A year ago, on Tuesday, March 17th while
serving as a Justice of the Supreme Court, Kings County, I, along with all my colleagues, was the recipient of an alarming email – “all Judges are directed to remain at home until further notice.” The Novel Corona Virus 19 pandemic (COVID-19) had blown its dreaded breath at the Court System and my daily routine, as Judge in charge of the medical malpractice conference and settlement part, abruptly came to a sudden halt.
By Friday of that week my Law Secretary and I had arrived with a plan. We immediately got in touch with the attorneys we knew, plaintiffs and defendants who had cases pending before me, via email or phone and suggested conferencing with the Court, remotely. It was an idea met with universal enthusiasm. Shortly thereafter, the court system authorized remote conferencing.
Ultimately, with many stops and starts, our plan took shape. Initially we recommended that the attorneys review their files and make a list of all the cases pending in the Part. They were to forward the list to the court, and we would arrange for a conference date, taking into consideration the convenience of all the participants involved. By virtue of everyone being in “lock-down” mode, the hour of the day when we began was not a factor and, often, we would commence our discussions in the middle of the afternoon, leaving time for other remote activities.
We were inundated with requests. In the beginning months, many of the cases were nowhere near the trial stage, but still in the early moments of discovery. Frequently, these cases found a path to an early resolution during our conferences, as both sides were eager to dispose of the matter without too much time being needlessly spent on depositions, and other modes of discovery. The attorneys and I were able, with little fanfare, to cut to the “heart of the matter” and to get meaningful conversations going. After one or two conferences, everyone was able to agree on “the number” and many attorneys were spared the tedium of the discovery process.
The majority of the cases appearing on the remote conference calendar were already well along on the path to trial. Many had already been conferenced numerous times and were trial ready, or “to be assigned” to a judge to be placed on the trial date calendar, but no one was being assigned anywhere at that point and these matters became a priority. Conferences took place, many adjournments were frequently necessary to continue discussions, but ultimately, many of these matters resolved.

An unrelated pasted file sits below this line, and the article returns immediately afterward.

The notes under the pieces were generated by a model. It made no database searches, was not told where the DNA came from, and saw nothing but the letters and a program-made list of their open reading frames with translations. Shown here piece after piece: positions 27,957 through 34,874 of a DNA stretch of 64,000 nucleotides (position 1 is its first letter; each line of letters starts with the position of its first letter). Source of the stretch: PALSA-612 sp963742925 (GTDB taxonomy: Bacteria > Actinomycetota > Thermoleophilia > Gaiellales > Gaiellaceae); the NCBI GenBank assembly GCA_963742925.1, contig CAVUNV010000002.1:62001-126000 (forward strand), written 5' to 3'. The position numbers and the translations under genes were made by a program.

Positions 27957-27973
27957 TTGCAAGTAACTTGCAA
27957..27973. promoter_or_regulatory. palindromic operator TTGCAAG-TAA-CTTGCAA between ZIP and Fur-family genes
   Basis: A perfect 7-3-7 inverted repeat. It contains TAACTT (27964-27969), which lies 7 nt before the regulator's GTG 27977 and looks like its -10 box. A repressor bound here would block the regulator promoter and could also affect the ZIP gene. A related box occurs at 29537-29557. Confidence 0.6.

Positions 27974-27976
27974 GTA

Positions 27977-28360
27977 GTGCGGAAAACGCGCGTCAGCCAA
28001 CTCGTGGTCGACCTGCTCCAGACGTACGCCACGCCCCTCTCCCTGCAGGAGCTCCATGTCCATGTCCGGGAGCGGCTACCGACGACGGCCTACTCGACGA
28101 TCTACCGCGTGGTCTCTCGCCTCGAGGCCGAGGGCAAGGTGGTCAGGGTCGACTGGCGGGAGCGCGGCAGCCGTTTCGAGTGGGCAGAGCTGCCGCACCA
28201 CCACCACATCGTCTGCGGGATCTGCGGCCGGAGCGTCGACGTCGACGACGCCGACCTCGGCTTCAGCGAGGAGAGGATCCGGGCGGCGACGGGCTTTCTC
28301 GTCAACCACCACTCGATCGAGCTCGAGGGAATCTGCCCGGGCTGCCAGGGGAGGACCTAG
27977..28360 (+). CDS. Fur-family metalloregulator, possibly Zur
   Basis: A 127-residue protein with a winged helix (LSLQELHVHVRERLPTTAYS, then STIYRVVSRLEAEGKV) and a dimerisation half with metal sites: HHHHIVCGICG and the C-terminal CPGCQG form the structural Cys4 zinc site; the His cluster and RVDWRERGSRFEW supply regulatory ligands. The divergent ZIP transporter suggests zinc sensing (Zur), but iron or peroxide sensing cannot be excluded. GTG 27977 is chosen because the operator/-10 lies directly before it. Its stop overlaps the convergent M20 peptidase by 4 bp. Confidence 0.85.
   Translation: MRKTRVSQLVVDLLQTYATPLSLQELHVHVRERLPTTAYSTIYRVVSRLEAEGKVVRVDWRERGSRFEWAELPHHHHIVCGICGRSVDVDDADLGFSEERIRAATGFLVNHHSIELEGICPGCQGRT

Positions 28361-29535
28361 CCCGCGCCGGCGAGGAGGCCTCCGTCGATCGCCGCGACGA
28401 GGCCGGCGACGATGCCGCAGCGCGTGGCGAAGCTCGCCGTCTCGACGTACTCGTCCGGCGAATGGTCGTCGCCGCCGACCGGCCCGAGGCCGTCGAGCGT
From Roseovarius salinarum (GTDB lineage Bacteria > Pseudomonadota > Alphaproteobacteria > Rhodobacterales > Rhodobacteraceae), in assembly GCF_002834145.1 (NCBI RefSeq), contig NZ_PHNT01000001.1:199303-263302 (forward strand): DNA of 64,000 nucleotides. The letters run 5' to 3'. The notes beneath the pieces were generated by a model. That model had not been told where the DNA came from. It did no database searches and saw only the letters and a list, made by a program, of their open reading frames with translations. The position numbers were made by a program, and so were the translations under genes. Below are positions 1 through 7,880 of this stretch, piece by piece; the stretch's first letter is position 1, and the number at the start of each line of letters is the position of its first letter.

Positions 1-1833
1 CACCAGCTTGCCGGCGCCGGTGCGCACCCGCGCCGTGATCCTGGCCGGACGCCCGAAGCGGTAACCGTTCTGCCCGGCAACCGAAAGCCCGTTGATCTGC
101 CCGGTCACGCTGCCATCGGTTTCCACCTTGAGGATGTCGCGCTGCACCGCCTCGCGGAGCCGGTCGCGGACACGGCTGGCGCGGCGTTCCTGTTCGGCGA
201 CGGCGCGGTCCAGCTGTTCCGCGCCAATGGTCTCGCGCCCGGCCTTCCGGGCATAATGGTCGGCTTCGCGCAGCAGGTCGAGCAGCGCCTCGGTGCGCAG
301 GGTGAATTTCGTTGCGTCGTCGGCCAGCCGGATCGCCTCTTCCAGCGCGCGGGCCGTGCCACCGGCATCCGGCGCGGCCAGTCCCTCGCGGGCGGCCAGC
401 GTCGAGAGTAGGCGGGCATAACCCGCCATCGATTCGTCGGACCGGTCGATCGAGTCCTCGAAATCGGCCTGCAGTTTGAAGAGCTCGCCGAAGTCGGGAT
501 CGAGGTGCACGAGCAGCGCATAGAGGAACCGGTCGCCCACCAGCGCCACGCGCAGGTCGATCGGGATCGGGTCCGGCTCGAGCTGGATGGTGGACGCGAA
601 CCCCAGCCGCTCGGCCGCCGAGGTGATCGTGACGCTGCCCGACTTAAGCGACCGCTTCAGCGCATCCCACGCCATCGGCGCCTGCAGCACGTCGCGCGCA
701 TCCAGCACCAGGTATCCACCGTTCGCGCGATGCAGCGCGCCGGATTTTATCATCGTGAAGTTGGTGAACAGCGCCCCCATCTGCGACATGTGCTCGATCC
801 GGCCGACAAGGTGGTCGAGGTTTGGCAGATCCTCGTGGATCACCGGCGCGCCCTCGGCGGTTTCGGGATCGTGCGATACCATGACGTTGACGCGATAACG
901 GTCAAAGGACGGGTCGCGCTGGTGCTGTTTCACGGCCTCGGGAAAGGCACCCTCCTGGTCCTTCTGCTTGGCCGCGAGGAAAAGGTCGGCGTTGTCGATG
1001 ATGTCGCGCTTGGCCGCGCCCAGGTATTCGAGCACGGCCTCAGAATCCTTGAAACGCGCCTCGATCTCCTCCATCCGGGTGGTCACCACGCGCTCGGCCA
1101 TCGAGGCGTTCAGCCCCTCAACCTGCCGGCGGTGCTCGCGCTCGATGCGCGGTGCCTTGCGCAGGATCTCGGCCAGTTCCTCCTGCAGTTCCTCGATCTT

Although the remote set up took a bit of getting used to and working from home was distracting in the beginning, eventually everyone seemed to get the hang of it. The same basic negotiating skills, used daily in the courthouse setting, reemerged immediately. Listening, patience and keeping confidences remained at the forefront of every discussion. Knowing that the lawyers were forthcoming made the settlement process a pleasant experience. As I recently read in a novel, “a person who trusts can be trusted.”
It appears that the courts will be resuming jury trials in the immediate future. To the best of my knowledge the simple, bifurcated, liability only matters will be on the trial dockets, at least in Kings County. These are cases that must be concluded within a week. In my many years on the bench, I have not come across one medical malpractice case that falls into that category. Numerous, expensive experts make up the majority of the witness lists on both sides of the aisle.
Although there is a light at the end of the trial tunnel, it seems, in the opinion of this humble author, that when speaking of medical malpractice, that light is still merely flickering. At this moment in time, a negotiated settlement appears to be the most viable alternative. To not be talking at all seems unwise. To be talking in the mediation setting, should, at minimum, bring the parties closer, with the goal of resolution perhaps a conference away.
At this moment in time and for the foreseeable future, using digital conferencing to resolve medical malpractice matters is a secure, time efficient and expeditious way to bring a case to resolution. This past year has proven just that. The use of Zoom and other video conferencing platforms to settle disputes unequivocally works.
I retired from the bench on December 31, 2020, after a strange year spent at home on my computer talking to lawyers about settlements on a daily basis. Many of the cases, as I like to say, “went away.” I, on the other hand, have not! I am currently a neutral with NAM (National Arbitration and Mediation.) I hope that my thoughts and opinions may encourage you to seek a speedy end to some pending matters.